By Yustinus Hibur, SX
Under the trees of the Jesuits’ Sacred Heart Retreat House we sat and mourned. We were speechless. We couldn’t imagine that that day would be the last day of our beloved Brother Martin Mbende’s life with us. The way he said “good bye” was also so strange and unexpected. He drowned in a swimming pool and died suddenly. He even didn’t give any sign to us that all of this would happen. And there under the trees and in the moment of silence, we asked why? Why Lord? But we never understood why.
Carlo Carreto describes our feeling beautifully, “when you are suffering, in flesh or in spirit, the natural response is to weep. And what a lot of weeping there is! If we could gather it all in one place it would fill a sea, a great ocean. And when our eyes are dry for an instant, we ask why? The answer does not come easily. And again we begin to weep and our thoughts become all tangled and even more sorrowful, and we stumble about like wounded birds. Then we start again asking: why? Why?”
Why Lord? Perhaps this was also the question of Mary Magdalene in facing the tragic death of Jesus whom she loved. She didn’t understand why her master suffered and died unjustly. But, in her grief, she still had courage to stand up and walk and go to the tomb of her master. There, at the tomb, perhaps she cried aloud knowing that the body of Jesus had been taken away from the tomb. She couldn’t bear this sorrow and thus she stood weeping outside the tomb.
In her moment of confusion, Jesus came and said, “Woman, why are you weeping?” But Mary couldn’t recognize Jesus. “Mary’s inability to recognize Jesus may stem from her deep grief and confusion. Or maybe she was just stunned by a dead man suddenly alive.” Then to her surprised in that moment of confusion, Jesus said “Mariam” and Mary turned and said “Rabbouni”.
It is interesting to ponder that Mary Magdalene came to recognize Jesus after Jesus called her by name, “Mary”. Mary recognized that familiar voice. The voice of Someone who loves everybody as persons; the voice of Someone who forgives the sinners, the prostitute, the tax collectors, the sick and the poor; the voice of her teacher who liberated her from demons. Not only that, this is the voice of Someone who redeems all humankind by his body.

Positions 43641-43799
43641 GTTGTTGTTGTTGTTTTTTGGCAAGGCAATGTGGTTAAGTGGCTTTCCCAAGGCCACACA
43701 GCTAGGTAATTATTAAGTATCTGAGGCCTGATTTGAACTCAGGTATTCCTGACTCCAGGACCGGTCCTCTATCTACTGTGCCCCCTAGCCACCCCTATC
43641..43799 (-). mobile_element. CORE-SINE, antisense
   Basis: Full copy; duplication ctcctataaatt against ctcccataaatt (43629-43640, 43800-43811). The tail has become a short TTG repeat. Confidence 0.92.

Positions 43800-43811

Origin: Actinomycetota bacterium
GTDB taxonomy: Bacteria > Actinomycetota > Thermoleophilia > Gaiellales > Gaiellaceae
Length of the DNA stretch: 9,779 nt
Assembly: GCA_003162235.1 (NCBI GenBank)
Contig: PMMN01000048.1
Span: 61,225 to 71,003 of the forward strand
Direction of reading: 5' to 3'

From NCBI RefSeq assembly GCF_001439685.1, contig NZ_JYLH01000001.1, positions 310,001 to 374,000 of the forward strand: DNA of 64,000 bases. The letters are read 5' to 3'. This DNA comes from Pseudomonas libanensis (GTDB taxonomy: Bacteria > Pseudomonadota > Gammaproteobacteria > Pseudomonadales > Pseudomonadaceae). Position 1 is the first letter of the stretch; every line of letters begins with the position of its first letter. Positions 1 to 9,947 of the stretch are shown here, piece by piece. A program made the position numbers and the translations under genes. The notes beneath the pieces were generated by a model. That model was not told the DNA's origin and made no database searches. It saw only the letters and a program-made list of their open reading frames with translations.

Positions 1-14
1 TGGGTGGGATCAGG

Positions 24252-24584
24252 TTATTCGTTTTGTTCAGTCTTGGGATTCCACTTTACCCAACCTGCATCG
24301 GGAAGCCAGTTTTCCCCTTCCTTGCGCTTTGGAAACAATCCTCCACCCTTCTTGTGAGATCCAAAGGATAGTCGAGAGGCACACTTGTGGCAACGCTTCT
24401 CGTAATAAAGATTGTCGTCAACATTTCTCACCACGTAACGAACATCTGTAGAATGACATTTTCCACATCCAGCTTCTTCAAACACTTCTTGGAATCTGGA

To put it in another way, Fr. James Marthin, SJ, describes Mary Magdalene’ experience beautifully, “at first, Mary couldn’t recognize Jesus, but she knew that distinctive voice with the Nazarean accent – the voice that called her into wholeness when it expelled whatever demons troubled her, the voice that welcomed her into his circle friends, the voice that told her she was valued in the eyes of God, the voice that answered her questions, the voiced that laughed over a meal, the voice that consoled her near the end of his earthly life, the voice that cried out in pain from the cross. Mary knew that voice because it was a voice that spoken to her in love. There she recognized who it was – Becausee sometimes seeing is not believing. Loving is.”
Mary Magdalene recognized Jesus, not only because of Jesus’ voice, but also because she saw Jesus with his body. She wanted to touch Jesus’ body but Jesus forbade her, “Do not hold on to me, because I have not yet ascended to the Father. But go to my brothers and say to them, ‘I am ascending to my Father and your Father, to my God and your God.”
Perhaps, what is more important for Mary is to proclaim what she has seen that JESUS CHRIST IS RAISED FROM THE DEAD. Jesus asked Mary to go to Jesus’ disciples and to reaffirm what Jesus had said “My death is good for you because my death will bear many fruits beyond my death.” Jesus even consoled his disciples before his death, saying, “Let not your hearts be troubled, neither let them be afraid. You heard me say to you, ‘I go away, and I will come to you.”
Easter is the feast of welcoming Jesus who enters into the tomb in order to raise us up to the Father. Easter is the feast of letting Jesus take away our sorrows and to let him raise us up to God’s glory. The resurrection of Jesus reminds us that our sorrows, sufferings, sadness cannot separate us from God’s love. This is the love that enables us to go and to proclaim the Good News to all humankind. Mary Magdalene is a model for us to embrace our crosses and to have courage to look up for HE IS COMING IN GLORY. When you are down, look up. ALLELUYA! HAPPY EASTER!